Technology use in young people with impaired vision: a new study

Guest post from Saima Begum, University College London

I am a student at University College London, studying at the Institute of Education and I am emailing to ask for your help with my Masters research project into Vision Impairment.

This project aims to examine technology use in young people with vision impairment, and whether this influences their educational attainment.

There is much research that has found that technology such as screen-readers on phones have been useful for people with vision impairment to be able to function in everyday life, so my project is aiming to look at whether technology use can also have positive effects on education.

Moreover, because of the increasing use of social media, I plan to look at whether technology use can have a positive effect on friendships. This data is important to collect as it will show how young people with VI use technology, and how this could be utilised so they perform better in school.

Participants are invited, between the ages of 11 and 18.

All questionnaires can be completed online, and participants can do this from the comfort of their own homes.

Click or tap here for the questionnaire 

The questionnaire is accessible for screen readers. The first page of the questionnaire also includes an information sheet with more details regarding the project.

People chatting.

Nystagmus researchers need your help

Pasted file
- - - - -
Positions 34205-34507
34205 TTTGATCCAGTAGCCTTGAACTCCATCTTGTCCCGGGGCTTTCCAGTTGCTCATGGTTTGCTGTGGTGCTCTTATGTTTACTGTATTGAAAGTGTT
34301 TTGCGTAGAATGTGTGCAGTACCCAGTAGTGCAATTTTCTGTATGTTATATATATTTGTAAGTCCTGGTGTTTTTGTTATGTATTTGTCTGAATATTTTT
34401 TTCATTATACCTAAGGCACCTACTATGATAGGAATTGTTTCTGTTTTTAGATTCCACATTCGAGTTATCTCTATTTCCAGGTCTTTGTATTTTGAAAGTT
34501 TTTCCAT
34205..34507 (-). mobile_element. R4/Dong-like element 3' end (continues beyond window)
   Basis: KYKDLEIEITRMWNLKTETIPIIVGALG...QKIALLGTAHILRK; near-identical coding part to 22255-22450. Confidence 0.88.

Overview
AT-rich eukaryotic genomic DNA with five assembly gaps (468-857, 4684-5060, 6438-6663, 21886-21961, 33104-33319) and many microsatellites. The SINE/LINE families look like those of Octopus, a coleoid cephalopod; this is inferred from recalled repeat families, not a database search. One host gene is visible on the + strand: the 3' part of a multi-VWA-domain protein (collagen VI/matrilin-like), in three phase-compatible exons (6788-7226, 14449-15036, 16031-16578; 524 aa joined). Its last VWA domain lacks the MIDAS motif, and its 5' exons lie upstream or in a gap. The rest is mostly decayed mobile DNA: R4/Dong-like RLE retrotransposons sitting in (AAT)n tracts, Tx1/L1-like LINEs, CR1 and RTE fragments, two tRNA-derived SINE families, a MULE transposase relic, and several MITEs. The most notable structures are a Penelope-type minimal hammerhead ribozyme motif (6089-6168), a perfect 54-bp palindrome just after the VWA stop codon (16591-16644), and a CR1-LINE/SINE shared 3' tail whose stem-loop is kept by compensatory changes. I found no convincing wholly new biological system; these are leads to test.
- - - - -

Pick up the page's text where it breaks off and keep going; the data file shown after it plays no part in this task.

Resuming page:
Common misconceptions about nystagmus

A team of nystagmus researchers in the UK have recently shown that there is significant variation in the way people with nystagmus are supported and given information, from diagnosis to treatments and beyond.

They are now interested in studying public perceptions of nystagmus and are developing a similar questionnaire for both people with nystagmus (and their parents/carers) but also the general public.

The study will take the form of an online questionnaire and seek to understand both the public’s assumptions and understanding of what nystagmus is, alongside what people with nystagmus feel is commonly misunderstood or misinterpreted.

Do you have any suggestions for things which the research teams could ask to help highlight common misconceptions or assumptions about nystagmus? If so, please complete the form below. Thank you.

Thank you to everyone for sharing your thoughts on common misconceptions about nystagmus. This study is now closed. We will report on progress as soon as we can.

Nystagmus acquired after a stroke?

Professor Fiona Rowe from the Institute of Psychology, Health and Society at the University of Liverpool is currently seeking patients to take part in an online anonymous questionnaire about eye movement disorders.

An expert in post stroke vision, Professor Rowe would like to recruit adult patients with acquired nystagmus to help determine future patient treatment and care.

If you would like to find out more about the questionnaire, please click here.